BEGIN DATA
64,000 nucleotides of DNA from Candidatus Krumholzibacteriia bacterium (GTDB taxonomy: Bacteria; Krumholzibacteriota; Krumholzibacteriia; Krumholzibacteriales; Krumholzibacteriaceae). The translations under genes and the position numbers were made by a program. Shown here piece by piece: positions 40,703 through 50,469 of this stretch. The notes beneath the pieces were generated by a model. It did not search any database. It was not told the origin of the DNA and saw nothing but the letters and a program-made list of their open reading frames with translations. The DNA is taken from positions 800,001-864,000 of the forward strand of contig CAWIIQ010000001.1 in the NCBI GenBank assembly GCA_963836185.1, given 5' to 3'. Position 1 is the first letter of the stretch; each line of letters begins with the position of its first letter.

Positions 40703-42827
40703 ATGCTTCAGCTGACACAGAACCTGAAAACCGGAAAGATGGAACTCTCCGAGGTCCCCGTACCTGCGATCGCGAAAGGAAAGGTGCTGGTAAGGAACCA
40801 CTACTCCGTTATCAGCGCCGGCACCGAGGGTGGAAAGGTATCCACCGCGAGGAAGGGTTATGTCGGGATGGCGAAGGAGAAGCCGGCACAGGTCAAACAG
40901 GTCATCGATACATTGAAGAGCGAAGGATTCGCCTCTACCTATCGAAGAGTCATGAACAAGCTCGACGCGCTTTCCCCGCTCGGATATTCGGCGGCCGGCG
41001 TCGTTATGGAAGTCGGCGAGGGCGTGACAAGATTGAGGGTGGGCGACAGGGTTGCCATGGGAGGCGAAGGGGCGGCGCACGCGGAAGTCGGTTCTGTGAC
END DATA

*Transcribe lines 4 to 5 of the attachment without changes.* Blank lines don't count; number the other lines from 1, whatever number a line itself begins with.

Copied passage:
40801 CTACTCCGTTATCAGCGCCGGCACCGAGGGTGGAAAGGTATCCACCGCGAGGAAGGGTTATGTCGGGATGGCGAAGGAGAAGCCGGCACAGGTCAAACAG
40901 GTCATCGATACATTGAAGAGCGAAGGATTCGCCTCTACCTATCGAAGAGTCATGAACAAGCTCGACGCGCTTTCCCCGCTCGGATATTCGGCGGCCGGCG